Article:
I was extremely surprised when I realized that feral okra (Abelmoschus esculentus, aka bhindi) grew widely near the seashore around Mumbai. By most accounts, this plant originates in north-east Africa, and spread from there to South Asia and Arabia in prehistoric times, and then to the rest of the world in the modern era. There are several closely related edible plants, which seem to have been hybridized extensively over millenia and are genetically almost indistinguishable now. It is a bit surprising to find that it is as hardy as a weed, and grows in most unused land around the city. Perhaps the hot and wet conditions here suit it especially well.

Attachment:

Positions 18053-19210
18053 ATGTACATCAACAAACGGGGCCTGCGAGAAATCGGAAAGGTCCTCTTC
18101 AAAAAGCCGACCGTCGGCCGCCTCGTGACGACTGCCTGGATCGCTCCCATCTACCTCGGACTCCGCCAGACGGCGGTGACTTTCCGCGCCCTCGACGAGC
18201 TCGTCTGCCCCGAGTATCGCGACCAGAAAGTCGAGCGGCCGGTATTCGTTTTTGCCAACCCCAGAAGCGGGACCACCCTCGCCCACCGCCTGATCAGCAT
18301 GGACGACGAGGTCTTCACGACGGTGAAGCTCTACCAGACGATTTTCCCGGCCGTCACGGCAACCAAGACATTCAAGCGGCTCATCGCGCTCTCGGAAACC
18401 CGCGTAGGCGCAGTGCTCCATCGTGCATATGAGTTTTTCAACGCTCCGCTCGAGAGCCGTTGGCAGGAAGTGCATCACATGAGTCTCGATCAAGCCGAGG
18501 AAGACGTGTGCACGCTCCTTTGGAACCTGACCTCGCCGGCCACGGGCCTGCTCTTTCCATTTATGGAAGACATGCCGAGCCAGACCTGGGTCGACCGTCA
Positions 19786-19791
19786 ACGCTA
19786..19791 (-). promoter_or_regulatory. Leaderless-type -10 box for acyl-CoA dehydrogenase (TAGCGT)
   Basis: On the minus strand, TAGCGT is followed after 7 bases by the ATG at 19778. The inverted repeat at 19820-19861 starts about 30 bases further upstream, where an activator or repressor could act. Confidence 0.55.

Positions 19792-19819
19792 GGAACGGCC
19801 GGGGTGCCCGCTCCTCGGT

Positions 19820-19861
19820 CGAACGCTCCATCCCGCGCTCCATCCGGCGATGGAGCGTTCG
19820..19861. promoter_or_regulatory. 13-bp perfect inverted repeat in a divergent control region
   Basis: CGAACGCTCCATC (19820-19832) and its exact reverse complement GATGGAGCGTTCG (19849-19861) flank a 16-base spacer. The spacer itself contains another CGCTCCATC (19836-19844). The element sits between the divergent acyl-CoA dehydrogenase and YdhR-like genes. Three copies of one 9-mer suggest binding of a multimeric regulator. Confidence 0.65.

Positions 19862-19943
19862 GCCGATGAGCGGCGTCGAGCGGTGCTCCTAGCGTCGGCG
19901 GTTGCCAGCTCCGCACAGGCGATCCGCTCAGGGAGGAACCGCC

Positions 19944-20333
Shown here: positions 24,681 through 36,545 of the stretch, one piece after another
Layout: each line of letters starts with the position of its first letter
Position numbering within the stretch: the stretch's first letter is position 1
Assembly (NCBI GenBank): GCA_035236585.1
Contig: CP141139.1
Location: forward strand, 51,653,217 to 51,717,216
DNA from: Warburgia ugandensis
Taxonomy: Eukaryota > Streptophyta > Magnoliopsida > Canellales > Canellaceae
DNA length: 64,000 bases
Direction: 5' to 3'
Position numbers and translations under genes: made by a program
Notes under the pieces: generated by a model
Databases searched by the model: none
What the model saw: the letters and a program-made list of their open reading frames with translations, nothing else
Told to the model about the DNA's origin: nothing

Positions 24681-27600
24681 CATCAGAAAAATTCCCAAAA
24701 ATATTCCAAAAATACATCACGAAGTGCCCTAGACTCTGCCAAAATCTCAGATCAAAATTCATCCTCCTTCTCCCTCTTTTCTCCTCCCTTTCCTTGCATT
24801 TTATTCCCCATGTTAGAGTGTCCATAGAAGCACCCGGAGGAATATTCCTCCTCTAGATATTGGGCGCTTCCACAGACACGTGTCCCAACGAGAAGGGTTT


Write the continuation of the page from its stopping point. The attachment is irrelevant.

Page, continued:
This week, while watching birds around Bhandup pumping station, I spent a while looking at the flowers of this plant unfold in the morning. I had not realized that the flowers close at night, a behaviour called nyctinasty. Why would plants put on rapid bursts of growth at different parts of the petals at dusk and dawn to force the flower to open and close? There’s a lot of speculation about the function of nyctinasty in leaves. Okra leaves seemed to have remained open at night, so most of the speculations are ruled out. Since the leaves were dripping water at dawn, I guess the main function of the closing of petals must be to keep the sexual organs dry. Interesting that this question does not seem to have been investigated before.